The coin category is broad and covers copper or bronze, silver and gold issues referenced in several books that are named in the guidelines published in the Federal Register. Among the books referenced for Hellenistic and Ptolemaic coins are: A Catalogue of Greek Coins in the British Museum: Alexandria and the Nomes and Ptolemaic Coins: An Introduction for Collectors by R.A. Hazzard. Examples of catalogs listing Roman coinage in Egypt are J.W. Curtis’ 1969 book The Tetradrachms of Roman and Roman Provincial Coinage I: From the Death of Caesar to the Death of Vitellius (44 BC–AD 69) and Roman Provincial Coinage II: From Vespasian to Domitian (AD 69–96).

The restrictions are more specific when addressing Hellenistic and Ptolemaic coins struck in gold, silver, and bronze at Alexandria and any other mints that operated within the borders of the modern Egyptian state. The restrictions include gold and silver coins struck in honor of Alexander the Great at the mints of Alexandria and Memphis.

The text of the restrictions tries to help those tasked with enforcing them to identify the subject coins by including some descriptions of the physical coins themselves.

For Ptolemaic coins it states, “Gold coins of the Ptolemies from Egypt will have jugate portraits on both obverse and reverse, a portrait of the king on the obverse and a cornucopia on the reverse, or a jugate portrait of the king and queen on the obverse and cornucopiae on the reverse. Silver coins of the Ptolemies coins [sic] from Egypt tend to depict a portrait of Alexander wearing an elephant skin on the obverse and Athena on the reverse or a portrait of the reigning king with an eagle on the reverse. Some silver coins have jugate portraits of the king and queen on the obverse.” It then explains, “Bronze coins of the Ptolemies commonly depict a head of Zeus (bearded) on the obverse and an eagle on the reverse,” before clarifying, “These iconographical descriptions are non-exclusive and describe only some of the more common examples. There are other types and variants.”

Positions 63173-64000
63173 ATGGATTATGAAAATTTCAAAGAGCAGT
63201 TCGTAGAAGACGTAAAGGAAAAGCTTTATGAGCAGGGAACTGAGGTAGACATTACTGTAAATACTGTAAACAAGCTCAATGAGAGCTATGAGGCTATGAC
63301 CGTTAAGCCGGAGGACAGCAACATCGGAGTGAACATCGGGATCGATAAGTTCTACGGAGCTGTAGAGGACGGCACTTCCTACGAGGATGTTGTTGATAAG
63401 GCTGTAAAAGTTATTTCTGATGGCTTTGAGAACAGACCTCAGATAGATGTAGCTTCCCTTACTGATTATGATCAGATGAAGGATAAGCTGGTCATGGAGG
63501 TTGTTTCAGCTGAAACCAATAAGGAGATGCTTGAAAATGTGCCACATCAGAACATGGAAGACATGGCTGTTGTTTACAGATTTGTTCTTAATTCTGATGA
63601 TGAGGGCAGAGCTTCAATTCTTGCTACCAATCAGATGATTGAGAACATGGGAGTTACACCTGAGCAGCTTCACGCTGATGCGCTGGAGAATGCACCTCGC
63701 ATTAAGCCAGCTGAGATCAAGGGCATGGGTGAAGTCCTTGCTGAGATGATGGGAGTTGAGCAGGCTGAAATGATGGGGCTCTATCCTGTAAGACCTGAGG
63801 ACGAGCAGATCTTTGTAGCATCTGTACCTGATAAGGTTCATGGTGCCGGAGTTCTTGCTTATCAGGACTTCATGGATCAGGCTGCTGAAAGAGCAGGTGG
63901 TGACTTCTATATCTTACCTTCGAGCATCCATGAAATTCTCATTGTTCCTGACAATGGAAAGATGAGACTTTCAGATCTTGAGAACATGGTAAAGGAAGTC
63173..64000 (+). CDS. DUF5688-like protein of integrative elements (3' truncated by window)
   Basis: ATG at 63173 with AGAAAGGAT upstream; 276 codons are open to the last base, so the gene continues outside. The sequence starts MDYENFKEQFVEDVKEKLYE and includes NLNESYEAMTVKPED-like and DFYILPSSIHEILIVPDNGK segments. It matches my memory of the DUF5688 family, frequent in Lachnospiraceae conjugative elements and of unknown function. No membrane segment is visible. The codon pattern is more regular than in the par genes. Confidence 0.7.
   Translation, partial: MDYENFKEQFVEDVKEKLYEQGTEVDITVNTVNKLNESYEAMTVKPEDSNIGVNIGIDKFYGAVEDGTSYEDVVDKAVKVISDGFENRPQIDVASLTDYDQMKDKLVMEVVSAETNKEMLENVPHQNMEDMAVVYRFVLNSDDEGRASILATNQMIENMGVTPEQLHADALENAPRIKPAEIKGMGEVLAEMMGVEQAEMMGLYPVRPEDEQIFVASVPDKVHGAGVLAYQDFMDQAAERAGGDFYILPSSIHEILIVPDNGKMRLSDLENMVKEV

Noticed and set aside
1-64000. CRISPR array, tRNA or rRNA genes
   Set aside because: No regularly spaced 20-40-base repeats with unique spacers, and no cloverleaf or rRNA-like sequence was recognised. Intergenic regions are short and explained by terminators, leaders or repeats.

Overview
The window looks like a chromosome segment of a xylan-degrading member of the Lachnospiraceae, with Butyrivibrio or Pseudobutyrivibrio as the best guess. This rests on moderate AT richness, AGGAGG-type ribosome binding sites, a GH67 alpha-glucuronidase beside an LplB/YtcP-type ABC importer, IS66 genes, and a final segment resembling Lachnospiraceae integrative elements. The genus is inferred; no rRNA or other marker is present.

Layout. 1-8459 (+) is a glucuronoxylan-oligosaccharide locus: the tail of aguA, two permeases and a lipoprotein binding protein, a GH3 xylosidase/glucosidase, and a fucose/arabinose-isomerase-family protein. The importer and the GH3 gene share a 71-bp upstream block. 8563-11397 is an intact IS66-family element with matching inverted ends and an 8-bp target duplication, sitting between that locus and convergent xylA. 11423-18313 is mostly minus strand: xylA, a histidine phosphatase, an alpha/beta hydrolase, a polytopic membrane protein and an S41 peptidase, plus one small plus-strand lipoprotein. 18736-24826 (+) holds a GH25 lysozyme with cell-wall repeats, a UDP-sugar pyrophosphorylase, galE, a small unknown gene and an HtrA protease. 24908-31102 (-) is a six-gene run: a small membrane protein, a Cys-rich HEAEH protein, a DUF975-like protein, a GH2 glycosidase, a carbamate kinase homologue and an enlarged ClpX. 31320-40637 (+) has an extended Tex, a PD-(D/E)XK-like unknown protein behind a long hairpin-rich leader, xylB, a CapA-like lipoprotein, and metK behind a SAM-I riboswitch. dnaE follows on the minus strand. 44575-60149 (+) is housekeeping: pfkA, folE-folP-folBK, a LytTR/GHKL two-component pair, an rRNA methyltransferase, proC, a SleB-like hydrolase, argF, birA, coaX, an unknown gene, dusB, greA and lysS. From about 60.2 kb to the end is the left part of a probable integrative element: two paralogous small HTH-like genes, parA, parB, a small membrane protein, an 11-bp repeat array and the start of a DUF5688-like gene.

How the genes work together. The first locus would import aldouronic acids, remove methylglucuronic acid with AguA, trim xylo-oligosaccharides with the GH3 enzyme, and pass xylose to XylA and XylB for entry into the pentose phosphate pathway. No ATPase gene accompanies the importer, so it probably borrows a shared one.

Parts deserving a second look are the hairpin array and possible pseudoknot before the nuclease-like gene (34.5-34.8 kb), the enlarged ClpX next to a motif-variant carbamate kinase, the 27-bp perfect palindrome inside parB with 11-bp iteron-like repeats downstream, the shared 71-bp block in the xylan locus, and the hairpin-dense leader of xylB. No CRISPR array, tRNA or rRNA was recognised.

Finally, the import restrictions include Roman coins struck in silver or bronze at Alexandria along with any other mints that operated within the borders of the modern Egyptian state in the territory of the modern state of Egypt until the monetary reforms of Diocletian.

Other categories include objects made of ceramic, clay, wood, ivory, bone, shell, plaster, glass, textile, leather and other mediums.

Flawed restrictions?

Many in the numismatic com­munity believe that these import restrictions are flawed since ancient coins traveled far beyond their place of origin. For example, Roman Egyptian tetradrachms, which had the value of one Roman silver denarius, traveled far and have been found in hoards in Britain. The area considered today as Ptolemaic Egypt stretched far beyond Egypt’s present borders, encompassing modern-day Libya, Israel, Lebanon, Syria, Cyprus, and Turkey.